Ed and I met on January 2, 1967, our first day as Pan Am pilots. Ed was the third African-American pilot hired by Pan Am. We’ve been friends for 52 years. Through work, marriages, divorces, the birth of children, bases in New York, Berlin, and Miami, promotions, furloughs, stolen pensions, a company bankruptcy, illnesses, and unwanted retirements we’ve stayed connected. On Saturday night I saw Ed through different eyes – in his other world – surrounded by friends I had never met. read more

A Real Fighter Pilot…

“We just love our pilots.” Marine Sgt. Major TC Crouson (VMF-323 Reunion)

History’s most famous fighter pilot, the “Red Baron,” Manfred von Richthofen, offered the following description of how a fighter pilot approaches his job:

“Fight on and fly on to the last drop of blood, the last drop of fuel, to the last beat of the heart.”

Since the death of Senator John McCain last weekend, a number of journalists have seized on his days as a fighter pilot to describe his personality and character. The conventional wisdom is that fighter pilots are aggressive, competitive, work-oriented, cocky, conscientious, extroverted, risk takers. Looking back it’s clear that the life and career of John McCain was faithful to both the Red Baron’s and conventional wisdom’s summary of attributes.

The fighter pilot Senator from Arizona lived his life and prepared for his death in the best traditions of both fighter pilot and senator. I like to think John and I would have been friends had we known each other. Not that I, in any way, am comparing myself to this national hero, but I’m proud to have shared some friendships, airplanes, and history going back to our days in Pensacola and beyond.

McCain graduated from Annapolis in June of 1958 and went straight to pre-flight training in Pensacola. I graduated from the University of Washington in December of the same year and went to Marine Officer Candidate Class in Quantico, Virginia, before going to Pensacola in May of 1959. Our paths didn’t cross there, except possibly at an aspiring aviators’ bar on South Palafox called Trader John’s or on a Friday night at the Mustin Beach Officers Club where young working girls from town came to meet pilots-in-training. I’m sure we were in those rooms together more than once.

Among Naval aviators there’s always six-degrees-of-separation. John and I shared a couple of friendships I know about, maybe more, including my friend and Marine squadron-mate, Carl Vogt, who went through flight training with John and later knew him in Washington DC as the senior partner at the law firm of Fulbright & Jaworski. In 1992 George H.W. Bush appointed Carl Chairman of the NTSB (National Transportation Safety Board) and Senator John McCain presided at his installation ceremony

This is the official photo of Carl Vogt the lawyer, not Carl Vogt the fighter pilot (although, if you look closely, those are Navy wings in his lapel).

Carl and I joined VMF-323, an F8 Crusader squadron at Marine Corps Air Station El Toro, after getting our wings. Then, following our active duty service, started law school together at UC Berkeley. If you met Carl today you’d be impressed by his courtly, dignified manner, but beneath that smooth surface is the fighter pilot who once ejected from a Crusader and who, during a break from our law school studies, saved my sorry ass by taking out a guy in a dive bar on San Pablo Avenue when the guy thought I was getting too familiar with his girlfriend. One punch. Fighter pilot friendship. That’s another story John McCain would have smiled about.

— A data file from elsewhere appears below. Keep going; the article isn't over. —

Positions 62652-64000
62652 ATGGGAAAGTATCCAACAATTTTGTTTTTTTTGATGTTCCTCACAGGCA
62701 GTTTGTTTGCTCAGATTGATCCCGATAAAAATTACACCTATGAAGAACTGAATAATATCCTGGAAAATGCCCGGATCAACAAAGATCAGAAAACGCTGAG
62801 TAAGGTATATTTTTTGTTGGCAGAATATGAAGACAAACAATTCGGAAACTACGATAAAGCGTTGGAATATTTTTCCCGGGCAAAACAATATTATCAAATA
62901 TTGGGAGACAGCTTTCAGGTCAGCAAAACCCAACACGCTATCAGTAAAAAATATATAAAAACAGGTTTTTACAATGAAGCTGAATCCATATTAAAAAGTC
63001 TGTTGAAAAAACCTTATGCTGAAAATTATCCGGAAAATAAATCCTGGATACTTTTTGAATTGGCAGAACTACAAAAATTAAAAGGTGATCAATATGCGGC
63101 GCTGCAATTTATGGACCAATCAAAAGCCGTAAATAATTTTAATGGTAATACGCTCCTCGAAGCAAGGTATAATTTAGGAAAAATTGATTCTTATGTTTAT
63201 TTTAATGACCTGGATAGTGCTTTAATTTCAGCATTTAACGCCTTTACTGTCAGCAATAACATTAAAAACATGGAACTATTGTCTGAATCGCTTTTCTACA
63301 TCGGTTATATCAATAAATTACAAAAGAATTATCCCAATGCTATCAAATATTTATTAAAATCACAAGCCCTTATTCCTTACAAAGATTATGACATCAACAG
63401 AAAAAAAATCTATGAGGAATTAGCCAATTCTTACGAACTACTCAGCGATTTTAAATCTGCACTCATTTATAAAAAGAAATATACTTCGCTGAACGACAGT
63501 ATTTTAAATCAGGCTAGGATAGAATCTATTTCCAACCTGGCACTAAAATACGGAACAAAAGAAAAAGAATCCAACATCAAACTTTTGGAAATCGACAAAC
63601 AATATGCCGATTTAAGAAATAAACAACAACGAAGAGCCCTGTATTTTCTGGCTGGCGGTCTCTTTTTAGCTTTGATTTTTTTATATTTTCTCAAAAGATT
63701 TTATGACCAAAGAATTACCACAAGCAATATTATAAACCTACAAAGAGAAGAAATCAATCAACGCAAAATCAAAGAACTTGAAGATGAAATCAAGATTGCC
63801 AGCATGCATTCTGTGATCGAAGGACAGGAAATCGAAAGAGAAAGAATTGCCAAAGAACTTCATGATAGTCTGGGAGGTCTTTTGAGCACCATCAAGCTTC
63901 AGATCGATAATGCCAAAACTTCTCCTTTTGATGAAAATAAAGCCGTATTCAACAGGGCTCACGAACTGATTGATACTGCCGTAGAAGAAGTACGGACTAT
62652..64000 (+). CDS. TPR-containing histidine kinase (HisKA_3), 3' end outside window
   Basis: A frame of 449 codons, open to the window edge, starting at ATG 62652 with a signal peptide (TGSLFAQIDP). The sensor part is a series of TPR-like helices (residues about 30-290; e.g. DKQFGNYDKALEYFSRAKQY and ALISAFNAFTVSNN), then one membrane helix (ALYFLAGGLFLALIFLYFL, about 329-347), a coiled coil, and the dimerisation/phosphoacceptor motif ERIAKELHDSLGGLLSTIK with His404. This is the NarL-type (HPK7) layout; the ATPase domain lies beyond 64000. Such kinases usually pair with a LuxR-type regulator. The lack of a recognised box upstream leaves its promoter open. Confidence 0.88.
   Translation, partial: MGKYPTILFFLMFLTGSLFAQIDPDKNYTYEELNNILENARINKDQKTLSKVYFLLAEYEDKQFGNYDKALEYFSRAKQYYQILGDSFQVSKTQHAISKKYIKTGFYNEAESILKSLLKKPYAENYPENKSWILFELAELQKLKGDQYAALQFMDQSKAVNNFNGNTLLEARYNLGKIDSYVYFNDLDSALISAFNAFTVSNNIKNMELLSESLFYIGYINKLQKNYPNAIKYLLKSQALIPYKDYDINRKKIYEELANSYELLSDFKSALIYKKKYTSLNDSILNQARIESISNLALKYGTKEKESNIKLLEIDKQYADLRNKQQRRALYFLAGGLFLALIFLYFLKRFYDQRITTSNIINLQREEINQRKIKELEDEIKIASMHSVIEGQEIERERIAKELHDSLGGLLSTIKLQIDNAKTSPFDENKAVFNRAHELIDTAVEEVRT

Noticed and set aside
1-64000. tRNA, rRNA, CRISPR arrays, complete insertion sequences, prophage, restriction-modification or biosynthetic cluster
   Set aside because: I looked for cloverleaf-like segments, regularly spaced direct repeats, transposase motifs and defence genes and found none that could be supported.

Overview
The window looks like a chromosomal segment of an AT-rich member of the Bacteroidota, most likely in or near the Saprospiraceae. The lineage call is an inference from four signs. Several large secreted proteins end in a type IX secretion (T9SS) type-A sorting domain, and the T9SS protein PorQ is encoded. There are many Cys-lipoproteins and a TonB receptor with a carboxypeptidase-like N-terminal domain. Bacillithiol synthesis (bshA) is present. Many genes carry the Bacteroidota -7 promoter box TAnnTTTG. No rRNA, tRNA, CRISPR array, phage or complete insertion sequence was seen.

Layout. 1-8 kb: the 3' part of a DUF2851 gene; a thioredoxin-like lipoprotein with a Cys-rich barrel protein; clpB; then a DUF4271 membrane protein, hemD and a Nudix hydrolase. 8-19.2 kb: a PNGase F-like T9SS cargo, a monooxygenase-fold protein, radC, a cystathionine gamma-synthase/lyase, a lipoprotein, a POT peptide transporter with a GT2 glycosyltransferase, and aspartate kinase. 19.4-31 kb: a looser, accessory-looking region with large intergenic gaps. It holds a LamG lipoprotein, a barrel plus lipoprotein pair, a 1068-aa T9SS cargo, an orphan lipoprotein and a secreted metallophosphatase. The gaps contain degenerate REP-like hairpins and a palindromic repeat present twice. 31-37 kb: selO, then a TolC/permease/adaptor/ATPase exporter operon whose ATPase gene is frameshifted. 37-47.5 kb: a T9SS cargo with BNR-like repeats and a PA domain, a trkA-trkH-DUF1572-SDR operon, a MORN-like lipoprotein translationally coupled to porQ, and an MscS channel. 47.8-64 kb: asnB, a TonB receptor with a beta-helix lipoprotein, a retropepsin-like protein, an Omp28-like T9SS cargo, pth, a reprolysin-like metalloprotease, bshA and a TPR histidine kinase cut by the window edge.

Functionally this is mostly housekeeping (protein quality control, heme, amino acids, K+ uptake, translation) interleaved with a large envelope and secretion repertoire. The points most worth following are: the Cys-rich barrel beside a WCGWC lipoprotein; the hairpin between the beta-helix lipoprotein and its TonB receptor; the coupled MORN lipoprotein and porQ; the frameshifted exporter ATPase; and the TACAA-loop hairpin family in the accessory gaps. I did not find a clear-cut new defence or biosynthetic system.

So it goes with fighter pilots… but back to John McCain. In addition to the mutual friendship with Carl, McCain and I flew some of the same airplanes, F9s, F11s, and our last airplane, the A4 Skyhawk, the airplane he was flying when he was shot down over Hanoi’s West Lake.

The version below, in Marine colors, carries markings that designate it as part of the USS Forrestal contingent, coincidentally the carrier McCain was stationed aboard when his A4 caught fire on the flight deck during the tragic accident that killed 134 sailors and injured 161.

John’s post-Vietnam history is well documented, but a new story caught my attention this week. In an interview with Terry Gross on NPR, his Chief of Staff talked about a visit the senator made to the Yukon. As a congressman, he actively supported measures to combat climate change, and on this trip to the Yukon to observe its effects he met the mayor of Whitehorse. Upon meeting McCain, the mayor mentioned that Whitehorse was the home of the poet Robert W. Service, whereupon McCain, to everyone’s surprise, began reciting Service’s The Cremation of Sam McGee.

It seems that during his days in the Hanoi Hilton, the prisoner in the cell next to his was a Canadian, and as they were unable to speak to each other they developed a code they tapped out on the common wall between their cells. During their long stay as POWs, the Canadian taught McCain the Service poem which he never forgot. In fact, as he was reciting the poem to the mayor of Whitehorse he began tapping it out in code, and soon after that they left the delegation behind, and in his unique and unconventional way, went to visit Robert Service’s home.

I didn’t share John McCain’s political views for the most part. I’m a Berkeley-educated liberal and the son of an insurance salesman. He was an Academy-educated conservative, the son and grandson of Navy admirals. He made mistakes (so have I). He wasn’t afraid to admit them (neither am I). And, he did his best to correct them (I hope I have too). While we didn’t share the same politics, I have the utmost respect for him and I’m proud to have served as a fighter pilot and shared those experiences with him.

I admired McCain for his independence, self-deprecating sense of humor, and highly tuned bullshit detector – the one that set off alarms when Donald Trump emerged as the Republican’s nominee in 2016. McCain knew immediately that he was a fraud and needed to be stopped.

This week’s ceremonies honoring McCain’s life has brought about a national period of mourning and highlighted the differences between a man of courage, integrity, and character with those of a pathological liar and draft dodger who famously had the audacity to question McCain’s status as a war hero.

McCain always laughed when he acknowledged his fifth from the bottom finish at Annapolis while Trump never tires of puffing himself up to tell us he graduated at the top of his class at Wharton – The truth, of course, is that he transferred to Penn to take classes in the Wharton undergraduate program after spending two years at Fordham. Character is destiny. We’ll see whose legacy lives longer.

“Fight on and fly on to the last drop of blood, the last drop of fuel, to the last beat of the heart.”

RIP John McCain